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Letter from [William Campbell?] to Alexander Martin
No Author
December 19, 1781
Volume 22, Pages 602-604


Wilmington, 19th December, 1781.

Dear Sir:—

I have just now heard that you were at Halifax, and as Mr. Bacot sets off next morning, I would not omit giving you some account of the situation. The depredations committed by the Western militia upon friends and foe are scarce to be parallelled. All Mr. Clayton’s negroes and other movables are carried off as lawful plunder by those who never ventured their persons for any of it; and what should go into the Coffers of the State is applied to inrich individuals. Several negroes and horses, the property of noted whigs, are also taken. Salt and other property, belonging to my brother and Mr. Hogg, of Hillsborough, has been carried away, not through ignorance, for the officers were told to whom it belonged; and what is still more unaccountable if possible, the General declined to deliver it kind, or even to give any acknowledgement for it, though they had sufficient quantity of what was indisputably seizable. The pretence was, that as General Rutherford had given each of his men a bushel of Salt, Butler’s and all the other Militia then in Arms were intitled to the same donations. That the Public, and even private persons, whom attachment to the State is unquestionable, are to be plundered; to satisfy the rapacity of a set of men whose sole merit consists in dispersing a few insignificant Tories. All this is now past, and must be remedied (if it can at all be remedied) by the higher powers. At present we lie under hardships though perhaps less enormous, yet no less perplexing. A small body

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of militia are stationed here, under the command of Col. Young, for what good purpose I cannot learn. We are told that it is to prevent the Inhabitants from being insulted and abused, and some other trifling reasons are given. If we who have been absent have any provender brought to town for our horses it is seized for the light horse. Our negroes, going about our lawful business, and even in the Act of bringing fuel, without which we cannot exist in this season, are impressed, and all this is done without any warrant, or any Certificate given. Those who have been exiles for near 10 Months, have indeed had them in some instances given up, after they have been much abused. What is no less hard, Rum, Sugar, Coffee and tea are impressed for the use of this Militia, by what authority I do not know. There are none or scarcely any of these articles to be sold. A little has been reserved for private use, and the only way we, who have been absent, have to supply ourselves is a dependence on those who spare a little from their own stores. Even the negroes or orphans, who are intended to be hired out the beginning of the ensueing year, are not free from impressment. Possibly the resistance that would have been made by some few who are not under the lash of the Law might have operated at least as an abatement of these severeities, had not their respect for Col. Young, whose intentions are undoubtedly pure, have restrained them. But his Ideas are unhappily confused. He is incapable of method, and, what is much worse, he appears deaf to the voice of reason, as well as to the dictates of law; and like mankind in general is too apt to have a high opinion of his own authority. In his disposition there is no better man, therefore, I would not wish that he should incur any censure, but it is necessary for his own sake, as well as for the sake of the Inhabitants, on whom the whole burthen lies, that some regulations should take place, if the Militia are continued imbodied; of which, however, I see not the least necessity. There have been several reports about the sitting of the Assembly, but I understand the time is not determined. May I presume to say that it would perhaps be better to let the minds of men cool before they are assembled. If there is no pressing emergency, would it not be more eligible to wait for a new election, when there will probably be a full and fair representation. They would at least save the trouble of meeting twice within a short time. I conclude when the Assembly does meet a Bill will be immediately proposed for confiscating the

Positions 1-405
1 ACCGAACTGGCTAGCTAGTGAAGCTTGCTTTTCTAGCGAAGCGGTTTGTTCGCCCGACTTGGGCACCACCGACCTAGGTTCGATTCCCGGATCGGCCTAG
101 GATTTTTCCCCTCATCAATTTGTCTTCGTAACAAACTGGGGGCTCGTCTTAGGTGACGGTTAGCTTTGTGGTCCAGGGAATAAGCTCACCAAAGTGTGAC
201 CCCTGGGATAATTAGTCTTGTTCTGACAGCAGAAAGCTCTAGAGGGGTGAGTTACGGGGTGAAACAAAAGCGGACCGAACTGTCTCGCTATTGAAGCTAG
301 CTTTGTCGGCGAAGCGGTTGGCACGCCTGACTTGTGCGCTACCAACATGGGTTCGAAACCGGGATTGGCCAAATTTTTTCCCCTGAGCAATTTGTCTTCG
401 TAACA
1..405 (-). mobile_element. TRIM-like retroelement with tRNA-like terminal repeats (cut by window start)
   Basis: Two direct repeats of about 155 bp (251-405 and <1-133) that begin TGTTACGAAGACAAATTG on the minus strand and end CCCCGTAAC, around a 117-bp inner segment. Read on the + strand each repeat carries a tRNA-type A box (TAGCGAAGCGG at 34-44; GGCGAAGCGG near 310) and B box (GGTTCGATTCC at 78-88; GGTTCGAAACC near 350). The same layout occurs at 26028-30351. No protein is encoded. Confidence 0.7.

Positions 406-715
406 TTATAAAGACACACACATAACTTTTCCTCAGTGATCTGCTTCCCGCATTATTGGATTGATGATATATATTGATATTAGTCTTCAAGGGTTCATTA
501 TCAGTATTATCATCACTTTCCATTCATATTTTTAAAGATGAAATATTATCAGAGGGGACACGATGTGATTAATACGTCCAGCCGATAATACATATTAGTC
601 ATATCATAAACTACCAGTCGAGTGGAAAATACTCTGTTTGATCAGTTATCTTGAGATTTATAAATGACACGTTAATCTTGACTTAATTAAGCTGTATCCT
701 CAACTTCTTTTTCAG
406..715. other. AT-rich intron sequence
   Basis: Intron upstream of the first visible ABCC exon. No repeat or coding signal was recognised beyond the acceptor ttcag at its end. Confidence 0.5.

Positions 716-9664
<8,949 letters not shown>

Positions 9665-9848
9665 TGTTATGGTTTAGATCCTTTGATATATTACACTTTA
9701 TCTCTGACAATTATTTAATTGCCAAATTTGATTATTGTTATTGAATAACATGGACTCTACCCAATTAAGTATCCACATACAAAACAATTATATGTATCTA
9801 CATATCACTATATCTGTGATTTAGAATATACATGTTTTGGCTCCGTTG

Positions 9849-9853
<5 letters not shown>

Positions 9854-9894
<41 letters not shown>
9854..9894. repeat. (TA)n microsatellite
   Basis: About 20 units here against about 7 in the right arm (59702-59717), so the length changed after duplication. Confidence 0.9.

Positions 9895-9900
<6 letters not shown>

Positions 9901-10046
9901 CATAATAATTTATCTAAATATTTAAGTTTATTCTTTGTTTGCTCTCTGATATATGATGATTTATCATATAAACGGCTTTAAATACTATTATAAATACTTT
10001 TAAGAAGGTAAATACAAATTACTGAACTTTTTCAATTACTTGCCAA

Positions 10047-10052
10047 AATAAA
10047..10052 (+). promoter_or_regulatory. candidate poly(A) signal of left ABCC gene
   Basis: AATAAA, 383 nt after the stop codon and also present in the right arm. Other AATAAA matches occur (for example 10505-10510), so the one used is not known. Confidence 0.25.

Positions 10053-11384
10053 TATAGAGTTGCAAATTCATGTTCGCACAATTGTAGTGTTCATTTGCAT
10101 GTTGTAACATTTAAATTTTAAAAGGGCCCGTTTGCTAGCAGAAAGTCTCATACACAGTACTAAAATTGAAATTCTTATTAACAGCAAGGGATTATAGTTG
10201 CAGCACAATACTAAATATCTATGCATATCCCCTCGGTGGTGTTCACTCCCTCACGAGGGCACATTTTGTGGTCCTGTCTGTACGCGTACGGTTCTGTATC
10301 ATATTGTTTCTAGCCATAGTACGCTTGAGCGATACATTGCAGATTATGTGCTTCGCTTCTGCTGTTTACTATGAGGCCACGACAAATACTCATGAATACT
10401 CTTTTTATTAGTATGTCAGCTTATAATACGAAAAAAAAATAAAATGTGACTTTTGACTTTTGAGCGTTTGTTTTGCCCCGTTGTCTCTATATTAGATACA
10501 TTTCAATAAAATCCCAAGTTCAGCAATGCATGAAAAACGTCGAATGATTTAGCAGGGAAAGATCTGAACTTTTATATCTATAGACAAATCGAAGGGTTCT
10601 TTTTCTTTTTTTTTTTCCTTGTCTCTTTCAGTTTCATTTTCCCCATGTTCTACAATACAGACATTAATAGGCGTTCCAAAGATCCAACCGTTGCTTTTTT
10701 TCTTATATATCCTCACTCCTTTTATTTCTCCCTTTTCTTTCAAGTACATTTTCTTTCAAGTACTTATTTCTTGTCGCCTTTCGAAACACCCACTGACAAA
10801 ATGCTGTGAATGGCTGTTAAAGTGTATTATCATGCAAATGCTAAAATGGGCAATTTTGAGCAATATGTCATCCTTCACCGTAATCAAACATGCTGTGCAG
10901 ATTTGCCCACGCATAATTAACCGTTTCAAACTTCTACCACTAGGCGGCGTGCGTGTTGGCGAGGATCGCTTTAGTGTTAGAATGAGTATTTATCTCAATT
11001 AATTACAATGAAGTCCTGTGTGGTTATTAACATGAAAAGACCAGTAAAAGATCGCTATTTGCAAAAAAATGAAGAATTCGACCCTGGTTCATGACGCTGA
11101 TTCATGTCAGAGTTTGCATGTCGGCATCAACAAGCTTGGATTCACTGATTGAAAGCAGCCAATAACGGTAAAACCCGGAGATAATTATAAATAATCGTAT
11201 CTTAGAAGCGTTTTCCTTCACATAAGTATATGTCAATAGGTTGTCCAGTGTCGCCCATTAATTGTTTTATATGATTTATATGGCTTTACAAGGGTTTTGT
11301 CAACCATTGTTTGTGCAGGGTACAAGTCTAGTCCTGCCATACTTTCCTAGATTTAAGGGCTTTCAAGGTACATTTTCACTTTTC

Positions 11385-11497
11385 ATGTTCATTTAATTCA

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estates of absentees. This is the usual summary method of our proceedings. I am sure I need not tell you that the regular constitutional mode would be to pass an act to attaint certain persons therein to be mentioned unless they should surrender by a day to be fixed for that purpose. I should not have troubled you with this observation at present, did I not know that some of those who with drew from the State mean to return, and their only reason for going (as I am told) was that they [Rest of letter missing].